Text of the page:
There were some largely consistent features of the centrality measures for the different Kendall uniqueness-defined taxon groups across the different studies (irrespective of age). The health-associated group of taxa occupied core positions in coabundance networks, shown by significantly higher centrality measures of degree (older individuals: random effects model P value = 0.032, consistency: 75% of studies, Supplementary Fig. 8; young: random effects model P value = 0.0001, consistency: 92% of studies, Supplementary Fig. 9), betweenness (older adults: random effects model P value = 0.0013, consistency: 83% of studies, Supplementary Fig. 10; young: random effects model P value = 0.0001, consistency: 92% of studies, Supplementary Fig. 11) and hub score (older adults: random effects model P value = 0.027, consistency: 67% of studies, Supplementary Fig. 12; young: random effects model P value = 0.0003, consistency: 83% of studies, Supplementary Fig. 13) of this taxon group compared with those for the disease-associated Kendall uniqueness-positive group (Supplementary Figs. 8–13). The Kendall uniqueness-negative taxon group also had significantly higher prevalence than the Kendall uniqueness-positive group (Supplementary Fig. 14). Higher connectivity and higher prevalence indicated that the health-associated taxa are part of the core microbiome. Notably, within this group, the more central a taxon was in the coabundance network, the stronger was its negative association with Kendall uniqueness (Extended Data Fig. 8) across the coabundance networks obtained for both the older (random effects model estimate: −0.13, P value = 0.003; pattern observed consistently in 11 out of 12 study cohorts) and younger individuals (random effects model estimate: −0.16, P value = 0.001; pattern observed with consistency in 10 out of 12 study cohorts). Thus, increasing Kendall uniqueness is directly linked with a loss of the core microbiome structure, which in turn is associated with an unhealthy phenotype in both the young and older participants and is also a microbiome feature of aging in general.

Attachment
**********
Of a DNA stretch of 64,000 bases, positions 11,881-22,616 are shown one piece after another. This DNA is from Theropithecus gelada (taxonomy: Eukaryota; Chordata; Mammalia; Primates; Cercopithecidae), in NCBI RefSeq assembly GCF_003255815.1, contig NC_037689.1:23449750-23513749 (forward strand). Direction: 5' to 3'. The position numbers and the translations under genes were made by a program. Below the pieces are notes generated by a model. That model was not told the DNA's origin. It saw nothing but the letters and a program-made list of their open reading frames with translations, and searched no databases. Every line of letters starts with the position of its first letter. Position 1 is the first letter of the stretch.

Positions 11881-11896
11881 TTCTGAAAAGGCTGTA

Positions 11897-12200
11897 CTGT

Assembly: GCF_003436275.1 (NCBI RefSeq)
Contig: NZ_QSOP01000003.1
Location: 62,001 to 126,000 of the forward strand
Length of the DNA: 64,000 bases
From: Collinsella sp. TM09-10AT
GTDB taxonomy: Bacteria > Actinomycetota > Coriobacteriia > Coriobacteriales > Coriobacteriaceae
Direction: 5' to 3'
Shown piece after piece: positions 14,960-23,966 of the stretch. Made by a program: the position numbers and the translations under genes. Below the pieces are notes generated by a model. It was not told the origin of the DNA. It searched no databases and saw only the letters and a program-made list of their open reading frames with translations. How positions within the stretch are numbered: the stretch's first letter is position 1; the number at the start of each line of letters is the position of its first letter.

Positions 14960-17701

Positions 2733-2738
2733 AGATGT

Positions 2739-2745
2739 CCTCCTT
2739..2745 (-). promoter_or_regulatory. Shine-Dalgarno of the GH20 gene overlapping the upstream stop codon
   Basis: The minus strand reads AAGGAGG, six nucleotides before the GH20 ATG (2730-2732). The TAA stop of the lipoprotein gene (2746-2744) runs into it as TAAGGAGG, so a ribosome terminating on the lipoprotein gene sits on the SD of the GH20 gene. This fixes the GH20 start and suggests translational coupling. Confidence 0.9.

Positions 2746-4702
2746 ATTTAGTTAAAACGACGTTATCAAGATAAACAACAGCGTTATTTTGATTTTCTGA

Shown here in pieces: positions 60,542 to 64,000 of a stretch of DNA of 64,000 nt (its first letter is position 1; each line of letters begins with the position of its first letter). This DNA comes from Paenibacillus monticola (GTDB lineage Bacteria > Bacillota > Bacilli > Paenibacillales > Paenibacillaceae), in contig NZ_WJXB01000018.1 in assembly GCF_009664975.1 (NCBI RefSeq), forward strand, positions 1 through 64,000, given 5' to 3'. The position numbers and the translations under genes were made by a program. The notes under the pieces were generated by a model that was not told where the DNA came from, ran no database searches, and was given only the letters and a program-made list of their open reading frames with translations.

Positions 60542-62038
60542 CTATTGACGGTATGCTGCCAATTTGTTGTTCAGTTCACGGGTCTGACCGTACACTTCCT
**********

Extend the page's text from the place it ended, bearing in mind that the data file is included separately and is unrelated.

To investigate the relative placement of microbial markers of the unhealthy phenotype in the coabundance networks, we generated consensus coabundance networks based on the consistent abundance associations between species pairs observed across the 12 individual studies (separate networks constructed for young and older participants) (Methods, Fig. 5 and Extended Data Fig. 9). The consensus networks for older and younger individuals both consisted of a large densely connected core hub of most of the health-associated Kendall uniqueness-negative taxa and two subhubs of the disease-associated taxa. One of these subhubs of disease-associated Kendall uniqueness-positive taxa comprised multiple species from the Streptococcus and Veillonella genera and other species like Klebsiella pneumoniae and Actinomyces odontolyticus, whereas the other subhub contained multiple disease-associated Clostridium species, along with Ruminococcus gnavus, Flavonifractor plautii and Eggerthella lenta. The taxa that were not associated with Kendall uniqueness were located either in the periphery or acted as linking hubs between the health-associated core and the two disease-associated subhubs. The distinguishing feature between the two consensus coabundance networks (for the two age groups) was the placement (as shown in Fig. 5 and Extended Data Fig. 9) of the taxa that are elevated/depleted in multiple cases of unhealthy phenotype (in the corresponding age groups). In the younger-participant consensus network, the taxa depleted in multiple examples of health loss were spread across the core hub of the coabundance network. Similarly, those elevated in multiple scenarios of health loss were also distributed across the two disease-associated subhubs (Extended Data Fig. 9). In contrast, the positive and negative markers of unhealthy aging in older adults were localized to specific subregions in the corresponding consensus coabundance network for the older participants (Fig. 5). Eleven taxa whose abundance was elevated in multiple scenarios of aging (in Fig. 4) were present in one single disease-associated taxa-dominated subhub of this network (Fig. 5), whereas 39 taxa depleted in multiple scenarios of unhealthy aging (as in Fig. 4) were colocalized to a specific region of the core hub of this network. A total of 19 of these 39 taxa exhibited a dense network of coabundance relationships amongst themselves (wherein each member of this 19 taxa group had coabundance relationships with at least 50% of the other 18 members), thus forming a coabundant guild of 19 taxa putatively associated with healthy aging (Fig. 5 and Supplementary Table 14). Notably, this 19-species older-specific health-associated guild showed reduced abundance with age beyond 60 years of age across at least 75% of the studied cohorts (random effects model P value = 0.019 taking all microbiomes; random effects model P value = 0.004 only considering the apparently nondiseased controls, trend replicated across 75% of the study cohorts) (Extended Data Fig. 10).